A Background to Architecture

A Background to Architecture

A Background to Architecture

A Background to Architecture

Excerpt

This analysis is not, properly speaking, a history of architecture. In its comparatively short compass, it is much less than that; in its aim, it is, if not more than the usual technical history, certainly different. The facts have been set forth many times at great and little length and their philosophy discussed in many fascinating works, but before we are ready to understand these in detail, we should gain some broader vision of what architecture is, realize the part it has played in the general development of civilization and discover, if we can, some fundamental laws to guide us in our judgment of the work which surrounds us today, as well as of that which remains from the ages of the past.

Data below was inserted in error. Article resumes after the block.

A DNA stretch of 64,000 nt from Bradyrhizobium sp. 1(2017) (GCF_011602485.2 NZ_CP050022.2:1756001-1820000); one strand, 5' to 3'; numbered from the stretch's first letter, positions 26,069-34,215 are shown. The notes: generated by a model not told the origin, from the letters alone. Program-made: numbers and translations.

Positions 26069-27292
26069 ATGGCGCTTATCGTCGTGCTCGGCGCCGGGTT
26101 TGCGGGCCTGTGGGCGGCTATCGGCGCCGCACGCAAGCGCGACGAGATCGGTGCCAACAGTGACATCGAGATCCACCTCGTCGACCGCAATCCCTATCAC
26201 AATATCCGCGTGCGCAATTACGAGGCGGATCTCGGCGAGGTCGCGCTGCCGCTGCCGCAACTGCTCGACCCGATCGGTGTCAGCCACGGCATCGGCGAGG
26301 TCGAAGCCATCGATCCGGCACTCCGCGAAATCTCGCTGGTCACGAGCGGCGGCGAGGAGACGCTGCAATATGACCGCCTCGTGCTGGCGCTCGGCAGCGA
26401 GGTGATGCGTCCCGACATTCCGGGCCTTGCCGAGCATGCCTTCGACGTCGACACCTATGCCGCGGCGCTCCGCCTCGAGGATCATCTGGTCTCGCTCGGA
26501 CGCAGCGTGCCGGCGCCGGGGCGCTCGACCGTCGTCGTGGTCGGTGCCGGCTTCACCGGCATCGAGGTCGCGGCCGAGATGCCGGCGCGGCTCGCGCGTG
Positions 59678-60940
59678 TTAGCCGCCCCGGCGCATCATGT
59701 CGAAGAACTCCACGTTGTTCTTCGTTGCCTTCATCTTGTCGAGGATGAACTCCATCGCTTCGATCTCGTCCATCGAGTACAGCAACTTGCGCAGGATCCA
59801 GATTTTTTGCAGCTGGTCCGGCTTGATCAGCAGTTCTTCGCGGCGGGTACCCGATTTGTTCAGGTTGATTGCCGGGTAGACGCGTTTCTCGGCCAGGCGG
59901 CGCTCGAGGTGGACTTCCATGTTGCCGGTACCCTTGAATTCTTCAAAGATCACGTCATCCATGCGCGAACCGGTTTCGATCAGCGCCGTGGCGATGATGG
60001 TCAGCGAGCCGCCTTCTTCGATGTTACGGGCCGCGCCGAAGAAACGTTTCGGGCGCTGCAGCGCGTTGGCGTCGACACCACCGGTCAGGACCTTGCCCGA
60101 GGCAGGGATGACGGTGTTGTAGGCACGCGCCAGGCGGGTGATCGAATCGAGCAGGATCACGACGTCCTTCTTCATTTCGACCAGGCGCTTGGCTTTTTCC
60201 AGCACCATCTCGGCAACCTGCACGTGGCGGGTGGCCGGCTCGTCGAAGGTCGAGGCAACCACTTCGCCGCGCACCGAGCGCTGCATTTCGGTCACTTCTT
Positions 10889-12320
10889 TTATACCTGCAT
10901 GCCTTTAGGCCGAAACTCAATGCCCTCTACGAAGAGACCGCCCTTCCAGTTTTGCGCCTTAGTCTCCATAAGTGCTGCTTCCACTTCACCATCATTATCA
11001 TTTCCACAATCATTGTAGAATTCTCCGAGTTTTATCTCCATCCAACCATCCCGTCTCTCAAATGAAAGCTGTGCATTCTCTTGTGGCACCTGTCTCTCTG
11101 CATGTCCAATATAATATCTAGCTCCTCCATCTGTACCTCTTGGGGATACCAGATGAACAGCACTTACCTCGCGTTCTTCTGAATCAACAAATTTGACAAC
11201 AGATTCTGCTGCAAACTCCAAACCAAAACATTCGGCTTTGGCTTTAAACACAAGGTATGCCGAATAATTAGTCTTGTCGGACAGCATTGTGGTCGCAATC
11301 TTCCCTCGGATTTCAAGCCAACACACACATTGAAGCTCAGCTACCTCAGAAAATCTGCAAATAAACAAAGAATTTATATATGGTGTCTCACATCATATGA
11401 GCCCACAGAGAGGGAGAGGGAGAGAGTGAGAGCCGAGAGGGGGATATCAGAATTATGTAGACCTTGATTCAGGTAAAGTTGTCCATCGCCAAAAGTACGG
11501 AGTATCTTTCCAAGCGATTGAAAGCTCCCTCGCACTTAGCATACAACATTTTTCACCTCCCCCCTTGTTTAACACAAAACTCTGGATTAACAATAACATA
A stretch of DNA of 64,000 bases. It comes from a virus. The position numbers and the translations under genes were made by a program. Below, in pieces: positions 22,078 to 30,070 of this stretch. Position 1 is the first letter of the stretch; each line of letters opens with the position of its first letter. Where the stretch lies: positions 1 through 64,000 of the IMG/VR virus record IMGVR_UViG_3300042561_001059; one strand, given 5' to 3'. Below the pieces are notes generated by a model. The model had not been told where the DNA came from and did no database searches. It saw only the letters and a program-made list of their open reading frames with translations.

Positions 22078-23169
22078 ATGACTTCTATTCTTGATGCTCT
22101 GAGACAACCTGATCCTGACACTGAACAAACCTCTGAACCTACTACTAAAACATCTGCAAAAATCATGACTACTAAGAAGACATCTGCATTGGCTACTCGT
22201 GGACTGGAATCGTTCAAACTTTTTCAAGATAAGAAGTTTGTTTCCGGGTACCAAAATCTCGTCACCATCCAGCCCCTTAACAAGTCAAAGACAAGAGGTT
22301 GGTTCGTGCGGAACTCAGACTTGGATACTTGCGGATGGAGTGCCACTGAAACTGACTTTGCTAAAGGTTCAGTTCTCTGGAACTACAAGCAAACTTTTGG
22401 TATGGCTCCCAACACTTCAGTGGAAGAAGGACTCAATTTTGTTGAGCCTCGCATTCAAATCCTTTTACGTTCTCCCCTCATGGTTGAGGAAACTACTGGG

To make these things clear in a simple way is the present aim. Some years of teaching the beginnings of architectural knowledge have shown the need of such a preface to the existing histories, which, from the very largeness of the subject, often confuse one who has not the key to the mystery, by their mass of facts and specialized terms. There is no intention here to duplicate what they have already given so adequately, to take arbitrary positions on debated questions, or to dictate to anyone in matters of taste; there is merely an endeavor to show forth the principles on which the recognized architectural achievements have depended for their success, to explain how intimately these achievements have been connected with the other manifestations of the period or race which produced . . .

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